Wrong car received...after 6 months

sebtomato

Registered User
One of my friends ordered her new Audi A3 about 6 months ago from a large Audi dealership in the South East England.

It was an S line 1.5 TFSI S tronic but with standard/dynamic suspensions, as opposed to S line. She is concerned that the S line suspensions are too stiff.

They finally received the car this week (after the delivery date was moved out many times), and realised that suspensions were actually the S line ones, as opposed to the standard/dynamic ones. They say the factory made a mistake building the car, but I very much doubt this could be the case. They just messed up the order. Amateurism at its best.

They are now saying a new car could be ordered, but some options won't be available due to part shortage, like the B&O improved sound system... They are quoting a July delivery date for the new car, which seems to be unrealistic given the time it took to get the previous one.

What could she do??? What kind of compensation or discount is she likely to get if she decides to keep the current car?

As for ordering a new car, this can be risky too, given delays, other mistakes that could be made and shortage of some parts/computer chips.
 
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Jamoules

New Member
I had an issue where I had options missing on my order too.
I got a service plan, compensation, full tank of fuel and lifeshine applied for free in addition to being put on a better finance package.
Do ring Audi UK and let them know something went wrong, they will get in touch with the dealer and definitely helps with negotiating!
Good luck!
 

auzzam_crd

Registered User
Hey bud, do you mean she wanted the 15mm lower sportier suspension but was given the standard ride height? - or the other way around.

I've personally been through the same loop with Audi around the missing electric seats that effected a lot of edition 1 owners.

Do not expect much in terms of compensation, I was offered a lousy £250 but then was able to agree a new car replacement and carry on driving my existing one in the mean time with unlimited mileage.

You could try argue that you should have the car built with the same spec and upgrades that were available then. For example in other regions you can still add a lot of these options it's just Audi UK by the looks of it that keep removing things so the factories must have them.

If she wanted the standard suspension, the sportier one in my opinion is much better as the standard sits really high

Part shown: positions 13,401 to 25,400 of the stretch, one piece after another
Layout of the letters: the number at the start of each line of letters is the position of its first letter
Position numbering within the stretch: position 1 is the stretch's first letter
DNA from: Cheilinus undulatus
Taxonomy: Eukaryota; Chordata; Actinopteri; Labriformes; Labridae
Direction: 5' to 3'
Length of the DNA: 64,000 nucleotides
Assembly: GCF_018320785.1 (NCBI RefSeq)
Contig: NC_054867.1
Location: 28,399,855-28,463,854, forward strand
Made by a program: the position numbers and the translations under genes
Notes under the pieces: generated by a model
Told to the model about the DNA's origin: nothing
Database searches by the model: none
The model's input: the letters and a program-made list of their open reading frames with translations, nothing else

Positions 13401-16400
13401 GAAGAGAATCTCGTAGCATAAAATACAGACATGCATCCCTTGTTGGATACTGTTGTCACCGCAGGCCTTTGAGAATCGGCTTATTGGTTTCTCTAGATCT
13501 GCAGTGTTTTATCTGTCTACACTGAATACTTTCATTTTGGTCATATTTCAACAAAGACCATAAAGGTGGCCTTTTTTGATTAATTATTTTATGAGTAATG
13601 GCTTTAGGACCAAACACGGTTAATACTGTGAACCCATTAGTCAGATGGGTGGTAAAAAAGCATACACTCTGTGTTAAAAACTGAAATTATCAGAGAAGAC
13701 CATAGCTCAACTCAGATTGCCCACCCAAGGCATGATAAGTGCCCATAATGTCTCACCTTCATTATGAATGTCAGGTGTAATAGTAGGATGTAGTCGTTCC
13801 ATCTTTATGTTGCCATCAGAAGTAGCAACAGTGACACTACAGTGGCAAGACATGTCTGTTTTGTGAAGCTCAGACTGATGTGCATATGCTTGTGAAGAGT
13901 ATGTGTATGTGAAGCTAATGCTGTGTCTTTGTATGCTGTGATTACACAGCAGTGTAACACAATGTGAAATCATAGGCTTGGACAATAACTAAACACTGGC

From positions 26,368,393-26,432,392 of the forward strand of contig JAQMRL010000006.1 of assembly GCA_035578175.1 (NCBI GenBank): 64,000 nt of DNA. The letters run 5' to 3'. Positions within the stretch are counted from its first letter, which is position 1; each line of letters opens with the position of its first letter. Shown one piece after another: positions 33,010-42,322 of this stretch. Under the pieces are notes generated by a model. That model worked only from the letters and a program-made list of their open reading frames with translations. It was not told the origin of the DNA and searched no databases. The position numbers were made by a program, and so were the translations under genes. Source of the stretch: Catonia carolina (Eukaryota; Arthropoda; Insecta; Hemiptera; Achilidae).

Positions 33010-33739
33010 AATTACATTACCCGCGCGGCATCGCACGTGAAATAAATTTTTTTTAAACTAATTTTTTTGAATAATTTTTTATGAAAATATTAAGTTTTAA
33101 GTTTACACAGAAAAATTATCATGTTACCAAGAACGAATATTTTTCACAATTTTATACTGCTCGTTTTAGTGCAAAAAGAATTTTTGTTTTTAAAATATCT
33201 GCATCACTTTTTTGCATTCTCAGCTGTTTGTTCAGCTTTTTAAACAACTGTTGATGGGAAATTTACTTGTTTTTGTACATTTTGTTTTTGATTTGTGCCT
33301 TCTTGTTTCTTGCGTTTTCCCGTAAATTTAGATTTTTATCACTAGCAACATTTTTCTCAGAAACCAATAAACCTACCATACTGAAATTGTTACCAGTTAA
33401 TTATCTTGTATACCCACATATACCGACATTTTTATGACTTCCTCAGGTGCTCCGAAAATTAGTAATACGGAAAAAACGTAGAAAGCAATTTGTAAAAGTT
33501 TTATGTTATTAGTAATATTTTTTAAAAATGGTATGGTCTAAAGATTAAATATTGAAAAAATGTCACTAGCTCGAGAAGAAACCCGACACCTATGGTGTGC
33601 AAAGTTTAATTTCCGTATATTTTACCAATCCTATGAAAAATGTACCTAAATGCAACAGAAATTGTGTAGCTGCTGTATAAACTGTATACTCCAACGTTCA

sebtomato

Registered User
If she wanted the standard suspension, the sportier one in my opinion is much better as the standard sits really high

She wanted soft, standard/"dynamic" suspensions as opposed to the lower S line ones. Yes, the standard one will sit higher on the car (larger gap) and will make the car looks slightly less sporty. However, S Line suspensions are usually not that comfortable in the long run, so it's a priority on comfort rather than looks.
 

sebtomato

Registered User
Can the garage not just replace the springs?
Not something they have offered to do so far. Maybe that's quite a lot of work on a brand new car.
 

DE1975

New Member
I'd be inclined to keep the car she's been delivered.

I don't think the S-Line suspension is that bad, ride comfort wise. It certainly had a reputation of being 'crashy' in the past but it seems more comfortable nowadays. And, the ride height difference in the standard suspension does look noticeable and not as good aesthetically
 

KXL

Active Member
As some in the form has mentioned, the 8Y S-line suspension is actually not as bad (hard) as previous gen S-line suspensions. Did she notice it right away that 'wait a min' this must be the Sline suspension as it's so hard' or after only looking at the 'specs' / ride height there is no S-line suspension delete there? I would say try it for a week, one might get used to it (do lower the tyre pressures to comfort PSIs), or not. If Audi are willing to let you keep this car in the meantime until the new one arrives, then might be your best bet, however as they said the new one won't come with B&O (maybe they were trying to discourage you?) might be a bit of a downgrade.
 

sebtomato

Registered User
Did she notice it right away that 'wait a min' this must be the Sline suspension as it's so hard' or after only looking at the 'specs' / ride height there is no S-line suspension delete there? I would say try it for a week, one might get used to it (do lower the tyre pressures to comfort PSIs), or not.
The dealership noticed it when receiving the car...and then blamed the factory for making a mistake (which I think is very unlikely).
I agree: probably the best solution would be to try the current car for a week to see if the S line suspension is really as bad as thought, or if it's acceptable.

Ordering a new car is not ideal, given delays and shortage of parts. Also, other mistakes could be made.
 
The dealership noticed it when receiving the car...and then blamed the factory for making a mistake (which I think is very unlikely).
I agree: probably the best solution would be to try the current car for a week to see if the S line suspension is really as bad as thought, or if it's acceptable.

Ordering a new car is not ideal, given delays and shortage of parts. Also, other mistakes could be made.